The New Yorker launched its revamped paywall today. An announcement from the editors alerted readers that the metered system will kick in after six article reads in a calendar month. Existing subscribers already have unlimited access.
The metered paywall follows an open free-for-all that began in July when the previous paywall, which signaled premium content with blue lock icons, was temporarily removed after a major site relaunch.
The three-month open access period yielded some surprising results. Subscriptions actually increased during that phase. More content exposure translated to more subscriptions.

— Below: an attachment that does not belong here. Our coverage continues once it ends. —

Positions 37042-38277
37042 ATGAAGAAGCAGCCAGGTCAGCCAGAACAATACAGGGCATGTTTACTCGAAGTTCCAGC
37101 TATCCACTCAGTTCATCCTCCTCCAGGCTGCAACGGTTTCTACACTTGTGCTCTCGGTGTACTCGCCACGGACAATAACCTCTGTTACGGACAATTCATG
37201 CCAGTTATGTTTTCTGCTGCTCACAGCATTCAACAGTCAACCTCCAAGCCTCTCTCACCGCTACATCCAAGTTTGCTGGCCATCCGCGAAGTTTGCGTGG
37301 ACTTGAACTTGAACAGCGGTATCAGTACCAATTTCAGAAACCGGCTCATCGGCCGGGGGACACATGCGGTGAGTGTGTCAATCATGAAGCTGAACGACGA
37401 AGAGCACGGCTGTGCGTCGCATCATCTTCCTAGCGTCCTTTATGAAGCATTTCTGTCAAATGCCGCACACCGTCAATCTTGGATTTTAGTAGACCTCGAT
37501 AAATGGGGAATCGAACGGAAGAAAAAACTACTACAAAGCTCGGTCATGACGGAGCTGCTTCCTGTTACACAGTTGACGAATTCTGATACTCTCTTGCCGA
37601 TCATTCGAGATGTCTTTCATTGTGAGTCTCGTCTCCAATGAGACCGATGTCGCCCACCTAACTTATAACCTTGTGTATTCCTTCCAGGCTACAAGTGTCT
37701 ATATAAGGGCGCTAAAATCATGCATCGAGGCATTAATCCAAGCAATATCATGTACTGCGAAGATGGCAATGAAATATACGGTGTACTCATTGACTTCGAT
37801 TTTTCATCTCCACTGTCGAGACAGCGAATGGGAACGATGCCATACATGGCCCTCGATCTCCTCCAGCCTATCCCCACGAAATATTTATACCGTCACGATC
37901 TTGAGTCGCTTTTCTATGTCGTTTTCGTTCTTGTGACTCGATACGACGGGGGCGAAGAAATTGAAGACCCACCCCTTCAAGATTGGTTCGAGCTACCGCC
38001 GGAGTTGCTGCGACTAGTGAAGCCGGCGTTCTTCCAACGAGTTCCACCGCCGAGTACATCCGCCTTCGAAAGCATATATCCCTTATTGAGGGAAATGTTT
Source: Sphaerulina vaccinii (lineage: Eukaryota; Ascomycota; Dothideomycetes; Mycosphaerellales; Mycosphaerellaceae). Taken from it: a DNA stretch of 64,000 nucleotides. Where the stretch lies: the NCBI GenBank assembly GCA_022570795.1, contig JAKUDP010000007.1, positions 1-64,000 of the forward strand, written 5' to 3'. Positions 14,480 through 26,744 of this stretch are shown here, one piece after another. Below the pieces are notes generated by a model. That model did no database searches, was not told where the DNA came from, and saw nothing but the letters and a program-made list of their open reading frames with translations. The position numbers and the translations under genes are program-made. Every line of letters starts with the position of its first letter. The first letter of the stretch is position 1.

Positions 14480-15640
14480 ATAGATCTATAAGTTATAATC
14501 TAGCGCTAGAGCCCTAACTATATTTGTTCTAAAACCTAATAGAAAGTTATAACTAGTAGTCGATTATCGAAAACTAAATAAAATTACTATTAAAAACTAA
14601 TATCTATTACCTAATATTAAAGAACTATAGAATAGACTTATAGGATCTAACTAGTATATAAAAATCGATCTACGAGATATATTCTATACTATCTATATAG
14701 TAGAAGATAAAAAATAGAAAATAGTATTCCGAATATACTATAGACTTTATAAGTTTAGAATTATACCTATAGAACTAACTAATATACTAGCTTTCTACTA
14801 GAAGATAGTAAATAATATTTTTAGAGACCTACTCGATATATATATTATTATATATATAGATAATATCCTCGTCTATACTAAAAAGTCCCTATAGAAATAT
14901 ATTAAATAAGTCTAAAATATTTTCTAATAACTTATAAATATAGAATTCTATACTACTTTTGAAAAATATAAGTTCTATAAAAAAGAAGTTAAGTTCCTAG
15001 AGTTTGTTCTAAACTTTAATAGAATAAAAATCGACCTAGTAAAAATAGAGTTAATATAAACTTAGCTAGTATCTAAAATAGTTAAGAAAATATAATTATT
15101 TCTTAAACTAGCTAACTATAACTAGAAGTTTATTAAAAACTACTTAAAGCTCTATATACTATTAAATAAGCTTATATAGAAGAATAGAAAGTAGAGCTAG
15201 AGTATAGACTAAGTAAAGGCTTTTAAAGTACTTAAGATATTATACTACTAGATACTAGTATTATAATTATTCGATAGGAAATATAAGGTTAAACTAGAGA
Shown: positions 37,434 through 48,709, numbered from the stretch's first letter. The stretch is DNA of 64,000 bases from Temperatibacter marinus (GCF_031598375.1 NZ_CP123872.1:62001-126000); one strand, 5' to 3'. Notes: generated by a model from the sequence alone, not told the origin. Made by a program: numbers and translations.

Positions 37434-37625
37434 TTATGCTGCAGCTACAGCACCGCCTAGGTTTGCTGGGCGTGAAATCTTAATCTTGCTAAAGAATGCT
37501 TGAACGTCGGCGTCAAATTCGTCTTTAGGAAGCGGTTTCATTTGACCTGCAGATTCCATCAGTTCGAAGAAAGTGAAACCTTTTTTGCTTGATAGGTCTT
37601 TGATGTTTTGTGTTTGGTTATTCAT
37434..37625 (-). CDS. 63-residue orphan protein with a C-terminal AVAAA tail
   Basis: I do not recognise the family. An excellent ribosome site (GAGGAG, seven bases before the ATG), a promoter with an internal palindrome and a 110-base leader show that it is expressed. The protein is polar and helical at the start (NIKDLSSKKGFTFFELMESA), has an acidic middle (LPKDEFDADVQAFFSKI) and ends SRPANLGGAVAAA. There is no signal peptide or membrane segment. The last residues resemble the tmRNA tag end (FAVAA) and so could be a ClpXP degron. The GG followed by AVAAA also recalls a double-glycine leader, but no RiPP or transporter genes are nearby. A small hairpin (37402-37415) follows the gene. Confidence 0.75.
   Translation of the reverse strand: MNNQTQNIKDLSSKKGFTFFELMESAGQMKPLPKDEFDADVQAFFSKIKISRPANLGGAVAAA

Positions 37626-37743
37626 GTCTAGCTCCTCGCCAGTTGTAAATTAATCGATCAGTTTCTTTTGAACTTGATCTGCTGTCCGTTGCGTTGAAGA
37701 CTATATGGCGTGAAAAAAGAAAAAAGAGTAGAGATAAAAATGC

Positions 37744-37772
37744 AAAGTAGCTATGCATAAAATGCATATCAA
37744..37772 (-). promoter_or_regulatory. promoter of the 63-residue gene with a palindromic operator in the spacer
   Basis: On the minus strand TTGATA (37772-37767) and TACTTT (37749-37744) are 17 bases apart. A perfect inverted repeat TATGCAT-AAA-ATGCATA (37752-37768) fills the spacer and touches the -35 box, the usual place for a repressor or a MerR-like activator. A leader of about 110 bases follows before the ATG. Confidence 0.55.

Time spent also increased, about 23 percent, and weekend traffic bumped up 20 percent as well.
Nevertheless, the metered system took effect today. " We’ve always had a paywall, this is just an easier-to-use, more logical one," says a spokesperson. "Before, blue locks denoted whether a magazine story was available to everyone or to subscribers only. We found that it wasn’t clear to readers exactly what that meant, or why we had chosen to ‘lock’ something. Under this new model, our audience is deciding exactly what they want to read. It’s a better experience for our readers, and our advertisers."
A warning/promotional message appears after half of the complimentary articles are read. Subscriptions start at $12 for 12 weeks of print, digital-only or the bundle. From there it’s $69.99/year for the print/digital bundle or $59.99 for either print or digital.